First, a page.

Randolph County Medical Center and Royal & Sun Alliance v. Frances Mann

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CA 05-606

December 7, 2005





David M. Glover, Judge

Randolph County Medical Center and Royal & Sun Alliance appeal the Commission's decision that appellee, Frances Mann, was entitled to a change of physicians with regard to her compensable injury. On appeal, appellants argue that this decision is not supported by substantial evidence. We affirm the Commission's decision.

In workers' compensation cases, this court views the evidence and all reasonable inferences deducible therefrom in the light most favorable to the Commission's findings and affirms the decision if it is supported by substantial evidence. Geo Specialty Chem. v.

Clingan, 69 Ark. App. 369, 13 S.W.3d 218 (2000). Substantial evidence is such relevant evidence as a reasonable mind might accept as adequate to support a conclusion. Air Compressor Equip. v. Sword, 69 Ark. App. 162, 11 S.W.3d 1 (2000). The issue is not whether we might have reached a different result or whether the evidence would have

supported a contrary finding; if reasonable minds could reach the Commission's conclusion, we must affirm its decision. Geo Specialty, supra. It is the Commission's province to determine witness credibility and the weight to be given to each witness's testimony. Johnson v. Riceland Foods, 47 Ark. App. 71, 884 S.W.2d 626 (1994). Any contradictions in the evidence are for the Commission to reconcile. Arkansas Dep't of Health v. Williams 43 Ark. App. 169, 863 S.W.2d 583 (1993).

The facts are not in dispute. Mann suffered a compensable injury on August 1, 2002, and she was treated in appellant Randolph County Medical Center's emergency room. She then saw her family physician, Dr. Andrew Jansen, on August 5, 2002, and obtained treatment for headaches. Mann was treated by Dr. Reginald Rutherford, a neurologist selected for her by appellants, from August to October 2002. Dr. Rutherford initially treated Mann for neck pain and headaches, but he also treated Mann for low-back pain after her neck pain and headaches improved with treatment. Dr. Rutherford released Mann for work on October 28, 2002, with a lifting restriction of twenty-five pounds, but Mann did not return to work.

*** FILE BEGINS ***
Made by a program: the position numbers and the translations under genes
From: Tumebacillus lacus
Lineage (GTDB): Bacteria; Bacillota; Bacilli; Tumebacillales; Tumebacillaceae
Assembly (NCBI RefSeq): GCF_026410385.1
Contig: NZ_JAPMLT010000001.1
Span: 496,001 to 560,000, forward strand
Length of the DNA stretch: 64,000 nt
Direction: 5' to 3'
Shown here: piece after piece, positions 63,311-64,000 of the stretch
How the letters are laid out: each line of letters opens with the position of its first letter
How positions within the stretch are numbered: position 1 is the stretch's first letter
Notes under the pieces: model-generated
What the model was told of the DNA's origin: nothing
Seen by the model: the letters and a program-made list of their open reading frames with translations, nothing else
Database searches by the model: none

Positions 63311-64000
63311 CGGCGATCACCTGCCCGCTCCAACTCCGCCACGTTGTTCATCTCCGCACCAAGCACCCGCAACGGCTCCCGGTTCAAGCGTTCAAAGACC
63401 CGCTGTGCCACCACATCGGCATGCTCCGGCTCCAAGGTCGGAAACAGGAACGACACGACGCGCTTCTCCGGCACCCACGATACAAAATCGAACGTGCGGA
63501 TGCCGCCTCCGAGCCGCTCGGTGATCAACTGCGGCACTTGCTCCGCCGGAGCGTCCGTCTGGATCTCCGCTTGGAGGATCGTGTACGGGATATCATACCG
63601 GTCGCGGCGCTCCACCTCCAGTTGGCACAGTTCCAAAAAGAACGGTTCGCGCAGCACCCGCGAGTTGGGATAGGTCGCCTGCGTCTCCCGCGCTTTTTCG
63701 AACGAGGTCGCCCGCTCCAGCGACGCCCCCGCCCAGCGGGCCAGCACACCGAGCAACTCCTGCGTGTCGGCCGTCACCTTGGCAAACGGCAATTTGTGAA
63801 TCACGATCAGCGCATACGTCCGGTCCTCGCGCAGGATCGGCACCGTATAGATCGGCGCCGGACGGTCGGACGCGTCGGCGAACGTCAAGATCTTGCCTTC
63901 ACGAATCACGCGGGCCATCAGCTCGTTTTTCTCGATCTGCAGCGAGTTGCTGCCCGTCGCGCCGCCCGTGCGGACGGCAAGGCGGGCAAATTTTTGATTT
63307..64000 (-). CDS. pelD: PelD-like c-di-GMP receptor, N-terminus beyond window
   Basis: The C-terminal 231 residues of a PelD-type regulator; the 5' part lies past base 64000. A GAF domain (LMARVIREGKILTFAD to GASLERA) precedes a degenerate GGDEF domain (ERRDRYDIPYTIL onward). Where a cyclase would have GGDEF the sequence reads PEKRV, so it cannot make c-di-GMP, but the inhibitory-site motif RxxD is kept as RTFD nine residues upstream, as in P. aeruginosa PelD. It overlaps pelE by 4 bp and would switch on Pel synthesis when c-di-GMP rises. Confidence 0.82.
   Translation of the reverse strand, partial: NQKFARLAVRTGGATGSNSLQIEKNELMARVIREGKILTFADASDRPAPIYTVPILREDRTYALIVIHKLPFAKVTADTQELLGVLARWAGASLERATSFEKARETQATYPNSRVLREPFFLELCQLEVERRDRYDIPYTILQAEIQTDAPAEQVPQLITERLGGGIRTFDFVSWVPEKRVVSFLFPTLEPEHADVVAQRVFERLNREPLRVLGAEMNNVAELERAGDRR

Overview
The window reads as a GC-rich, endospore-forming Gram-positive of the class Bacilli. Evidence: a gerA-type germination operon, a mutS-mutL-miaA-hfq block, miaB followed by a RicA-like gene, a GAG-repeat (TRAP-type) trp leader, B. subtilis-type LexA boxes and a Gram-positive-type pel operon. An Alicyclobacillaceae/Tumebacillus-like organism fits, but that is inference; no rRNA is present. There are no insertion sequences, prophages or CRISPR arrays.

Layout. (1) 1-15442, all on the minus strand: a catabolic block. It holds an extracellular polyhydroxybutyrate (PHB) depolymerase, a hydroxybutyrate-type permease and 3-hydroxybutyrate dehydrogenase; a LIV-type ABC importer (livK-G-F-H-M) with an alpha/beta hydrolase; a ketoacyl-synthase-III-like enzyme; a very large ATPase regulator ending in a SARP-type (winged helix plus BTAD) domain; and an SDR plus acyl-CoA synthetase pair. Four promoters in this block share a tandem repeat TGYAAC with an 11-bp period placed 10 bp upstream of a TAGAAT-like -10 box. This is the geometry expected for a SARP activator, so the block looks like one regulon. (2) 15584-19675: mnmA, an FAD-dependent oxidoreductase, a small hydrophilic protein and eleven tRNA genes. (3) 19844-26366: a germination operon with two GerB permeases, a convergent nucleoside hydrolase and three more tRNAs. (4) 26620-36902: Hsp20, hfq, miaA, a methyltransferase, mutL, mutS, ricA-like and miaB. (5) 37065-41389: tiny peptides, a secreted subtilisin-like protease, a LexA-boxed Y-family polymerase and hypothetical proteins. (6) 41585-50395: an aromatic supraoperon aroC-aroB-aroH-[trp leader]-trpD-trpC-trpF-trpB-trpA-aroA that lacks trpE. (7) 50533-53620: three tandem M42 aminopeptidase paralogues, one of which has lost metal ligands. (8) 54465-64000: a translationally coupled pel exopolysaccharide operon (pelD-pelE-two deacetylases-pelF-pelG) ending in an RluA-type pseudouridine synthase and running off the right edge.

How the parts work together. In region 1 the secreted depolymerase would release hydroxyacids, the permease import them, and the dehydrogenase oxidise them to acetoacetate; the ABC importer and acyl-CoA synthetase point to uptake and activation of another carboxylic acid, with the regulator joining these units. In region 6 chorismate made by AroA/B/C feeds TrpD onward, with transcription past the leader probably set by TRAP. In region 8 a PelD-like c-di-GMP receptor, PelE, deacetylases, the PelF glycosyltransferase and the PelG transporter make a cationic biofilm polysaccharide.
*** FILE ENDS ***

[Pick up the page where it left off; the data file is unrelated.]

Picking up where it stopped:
Upon her release from Dr. Rutherford, Mann told appellants that she wanted a second opinion, and appellants directed her to Dr. Wayne Bruffett. Mann saw Dr. Bruffett on January 2, 2003, at which time he referred her to Dr. Bruce Safman, a pain-management specialist. During his treatment of Mann, Dr. Safman increased her lifting restriction from twenty-five pounds to thirty pounds, and he released her to return to full duty on March 28, 2003. Mann last saw Dr. Safman on April 11, 2003, and she was

released from his care on that day. Mann has not worked since being released by Dr. Safman.

Mann testified that she still has headaches, back problems, and numbness in her left leg. Appellants refused to authorize further treatment from Dr. Safman, and Mann has returned to Dr. Jansen, her family physician, for treatment of her headaches. Mann requested a change of physician from Dr. Safman to Dr. Jansen; appellants refused the request, denying that further medical treatment was reasonable and necessary for treatment of Mann's compensable injury.

The administrative law judge found that Mann was entitled to a change of physician, and the Commission affirmed and adopted the ALJ's opinion. Appellants now bring this appeal, arguing that the Commission's decision is not supported by substantial evidence. We disagree and affirm.

Arkansas Code Annotated section 11-9-514(a)(3)(A)(ii) (Repl. 2002) addresses a claimant's right to a change of physician and provides:

Where the employer has contracted with a managed care organization certified by the commission, the claimant employee, however, shall be allowed to change physicians by petitioning the commission one (1) time only for a change of physician to a physician who must either be associated with the managed care entity chosen by the employer or be the regular treating physician of the employee who maintains the employee's medical records and with whom the employee has a bona fide doctor-patient relationship demonstrated by a history of regular treatment prior to the onset of the compensable injury but only if the primary care physician agrees to refer the employee to the managed care entity chosen by the employer for any specialized treatment, including physical therapy, and only if the primary care physician agrees to comply with all the rules, terms, and conditions regarding services performed by the managed care entity chosen by the employer.

(Emphasis added.)

We find our court's reasoning in Magic Mart, Inc. v. Little, 12 Ark. App. 325, 676 S.W.2d 756 (1984), to be instructive. In that case, the court held that a change ofphysicians, mutually agreed upon by appellant and appellee, did not constitute appellee's one-time change of physician. The court granted the request for the change of physician, pointing out that the appeal involved the appellee's first petition to the Commission for a change of physician.

This case is similar to Magic Mart, supra. Here, appellants and appellee mutually agreed upon a change of physician from Dr. Rutherford to Dr. Bruffett. Dr. Bruffett then referred Mann to Dr. Safman. However, Mann's own request to change physicians from Dr. Safman to Dr. Jansen was her first petition to the Commission for a change of physician, and the statute clearly states that she is entitled to one such change of physician. Therefore, based upon the reasoning set forth in Magic Mart, supra, we hold that the Commission was correct in granting Mann's request for a change in physician.


Neal and Vaught, JJ., agree.